From surviving to thriving


Surviving-Thriving

Singapore has the ability to be one of the key countries where fundraising should thrive, given supportive policy environment like the 250% tax benefit, the $500 million government matching through the Care & Share movement for capabilities building of the social service sector, a digitally wired smart nation, standards of education and living that are well above most countries, global leader in high net worth individuals (HNWI) population, home to an array of multinational companies and small-medium enterprises, changing demographics of more ‘dual income- no kids’ families, to name a few factors.

Despite the favourable environment, in my opinion, fundraising and related capabilities have not kept pace with the evolution of the fundraising ecosystem. Many of the fundraising methodologies by social service organisations are still anchored in the realities of the 1980s-90s with a high focus on transactional events- based fundraising (golf, gala, a-thons, flag-days) than a sustainable relationship-based fundraising, that builds on the donor’s ability to engage with the cause through the gift of voice, influence and time in addition to a regularly enhanced contribution of money.  

Here is what a fundraising portfolio that thrives would looks like:

  • a solid base of regular (monthly and annual) individual donors
  • a relationship focused corporate fundraising approach that delivers social value and is not just based on ad-hoc donations or event sponsorships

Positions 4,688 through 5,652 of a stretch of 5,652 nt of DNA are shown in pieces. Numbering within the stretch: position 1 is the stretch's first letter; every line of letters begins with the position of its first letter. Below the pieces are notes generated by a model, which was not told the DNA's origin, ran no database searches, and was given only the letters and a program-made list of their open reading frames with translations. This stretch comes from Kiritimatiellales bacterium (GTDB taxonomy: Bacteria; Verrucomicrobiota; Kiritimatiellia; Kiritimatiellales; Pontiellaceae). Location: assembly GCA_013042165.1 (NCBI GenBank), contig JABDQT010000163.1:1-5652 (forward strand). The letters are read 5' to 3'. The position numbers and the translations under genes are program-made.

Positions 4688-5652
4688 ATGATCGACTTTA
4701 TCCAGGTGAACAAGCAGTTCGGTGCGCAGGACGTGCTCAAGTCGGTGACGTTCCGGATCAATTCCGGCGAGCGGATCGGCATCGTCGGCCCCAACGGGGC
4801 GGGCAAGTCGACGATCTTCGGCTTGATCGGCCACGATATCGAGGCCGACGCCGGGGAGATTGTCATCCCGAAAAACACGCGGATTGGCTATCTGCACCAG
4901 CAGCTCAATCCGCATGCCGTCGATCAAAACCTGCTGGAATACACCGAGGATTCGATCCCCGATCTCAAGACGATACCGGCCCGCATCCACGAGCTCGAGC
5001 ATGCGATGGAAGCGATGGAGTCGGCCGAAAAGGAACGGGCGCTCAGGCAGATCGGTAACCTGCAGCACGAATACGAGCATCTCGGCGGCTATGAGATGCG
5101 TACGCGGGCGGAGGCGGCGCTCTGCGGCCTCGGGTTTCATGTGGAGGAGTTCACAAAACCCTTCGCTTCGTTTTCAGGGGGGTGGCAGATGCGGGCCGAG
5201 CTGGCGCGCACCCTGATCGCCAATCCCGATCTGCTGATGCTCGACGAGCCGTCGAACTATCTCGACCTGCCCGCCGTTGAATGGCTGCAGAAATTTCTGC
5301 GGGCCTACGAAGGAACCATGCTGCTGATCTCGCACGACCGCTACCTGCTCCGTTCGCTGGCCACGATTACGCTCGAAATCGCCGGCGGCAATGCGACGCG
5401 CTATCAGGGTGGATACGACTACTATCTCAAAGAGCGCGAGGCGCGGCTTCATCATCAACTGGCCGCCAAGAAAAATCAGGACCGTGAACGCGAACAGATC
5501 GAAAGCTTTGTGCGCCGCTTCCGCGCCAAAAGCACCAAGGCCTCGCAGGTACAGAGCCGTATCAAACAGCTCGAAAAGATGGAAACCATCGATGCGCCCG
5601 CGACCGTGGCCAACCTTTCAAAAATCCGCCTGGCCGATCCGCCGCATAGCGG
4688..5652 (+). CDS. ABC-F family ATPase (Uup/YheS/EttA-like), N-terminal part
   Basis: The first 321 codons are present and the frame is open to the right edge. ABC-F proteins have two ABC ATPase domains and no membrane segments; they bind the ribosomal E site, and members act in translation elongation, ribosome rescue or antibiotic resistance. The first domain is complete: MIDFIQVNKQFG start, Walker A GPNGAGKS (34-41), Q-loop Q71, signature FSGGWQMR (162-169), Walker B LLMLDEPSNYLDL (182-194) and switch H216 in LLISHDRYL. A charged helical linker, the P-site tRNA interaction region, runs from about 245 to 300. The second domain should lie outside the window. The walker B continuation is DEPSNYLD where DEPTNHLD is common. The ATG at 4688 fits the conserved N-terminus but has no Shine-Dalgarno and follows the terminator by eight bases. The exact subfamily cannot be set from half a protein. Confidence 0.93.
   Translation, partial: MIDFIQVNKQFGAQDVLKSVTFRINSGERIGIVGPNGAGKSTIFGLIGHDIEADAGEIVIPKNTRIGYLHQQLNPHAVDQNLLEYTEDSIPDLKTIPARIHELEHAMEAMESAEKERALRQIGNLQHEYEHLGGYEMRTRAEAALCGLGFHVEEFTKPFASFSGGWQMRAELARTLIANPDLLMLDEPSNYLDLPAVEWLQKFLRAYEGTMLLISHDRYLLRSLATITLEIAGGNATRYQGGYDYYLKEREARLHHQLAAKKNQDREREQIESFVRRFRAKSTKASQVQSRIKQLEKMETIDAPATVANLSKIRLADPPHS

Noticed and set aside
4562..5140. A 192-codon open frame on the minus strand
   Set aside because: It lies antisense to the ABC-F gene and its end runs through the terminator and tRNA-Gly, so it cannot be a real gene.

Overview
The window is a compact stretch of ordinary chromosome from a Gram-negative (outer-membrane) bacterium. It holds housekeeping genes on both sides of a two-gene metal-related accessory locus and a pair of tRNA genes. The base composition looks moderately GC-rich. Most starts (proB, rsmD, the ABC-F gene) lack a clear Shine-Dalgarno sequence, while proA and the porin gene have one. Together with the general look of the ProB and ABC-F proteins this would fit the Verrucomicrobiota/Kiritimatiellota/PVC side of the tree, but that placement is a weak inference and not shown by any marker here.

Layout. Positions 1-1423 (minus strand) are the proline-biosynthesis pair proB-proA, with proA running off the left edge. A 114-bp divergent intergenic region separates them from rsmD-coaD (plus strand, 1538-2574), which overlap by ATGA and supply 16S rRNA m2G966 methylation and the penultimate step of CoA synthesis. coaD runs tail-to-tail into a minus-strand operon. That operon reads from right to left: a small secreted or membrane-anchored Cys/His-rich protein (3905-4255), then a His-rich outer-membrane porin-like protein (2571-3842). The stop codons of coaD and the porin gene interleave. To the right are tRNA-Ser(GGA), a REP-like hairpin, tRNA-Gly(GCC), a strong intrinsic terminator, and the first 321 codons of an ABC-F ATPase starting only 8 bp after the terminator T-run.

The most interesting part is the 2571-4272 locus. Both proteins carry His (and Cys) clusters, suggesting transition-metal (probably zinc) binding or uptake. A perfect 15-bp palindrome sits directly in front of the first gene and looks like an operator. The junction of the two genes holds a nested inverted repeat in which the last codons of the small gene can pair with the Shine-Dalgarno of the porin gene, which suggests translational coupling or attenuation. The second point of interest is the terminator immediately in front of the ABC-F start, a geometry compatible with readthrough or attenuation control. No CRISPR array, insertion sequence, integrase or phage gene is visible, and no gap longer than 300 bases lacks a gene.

• high-net worth individuals and foundations providing multi-year program support
  • conversations and relationships with donors leading to legacy gifts
  • civic, educational, faith-based and other organisations supporting through their fundraising efforts that are designated to the nonprofit, because of the relationships nurtured and the supporter’s strong understanding of the cause
  • new supporter acquisition strategy through digital platforms and events, that enlists an increasing base of donors

Recruiting a fleet of fundraising staff is not the answer to developing the above fundraising portfolio. What really matters are:

  • Board members, executive directors and organizational leaders together with fundraisers, who have a distinct and defined role to play in advancing the work of your nonprofit and mobilising the resources needed for its mission
  • Organizational culture and capabilities that nurture relationships with donors, funders, supporters, volunteers, and peer exchange with other nonprofits and ecosystem participants that have a profound consequence on the ability to fundraise
  • Organisational strategy that invests in knowledge and skills needed to build a robust fundraising portfolio based on trend analysis, testing, mentoring and not just instincts.

How does your organisation meet the criteria mentioned above? Hope this article helps you reflect on areas that need to be strengthen or built to help your organisation thrive in your fundraising efforts.


This post was first published by Shared Services for Charities, Singapore in their newsletter https://www.sscharities.com/from-surviving-to-thriving/


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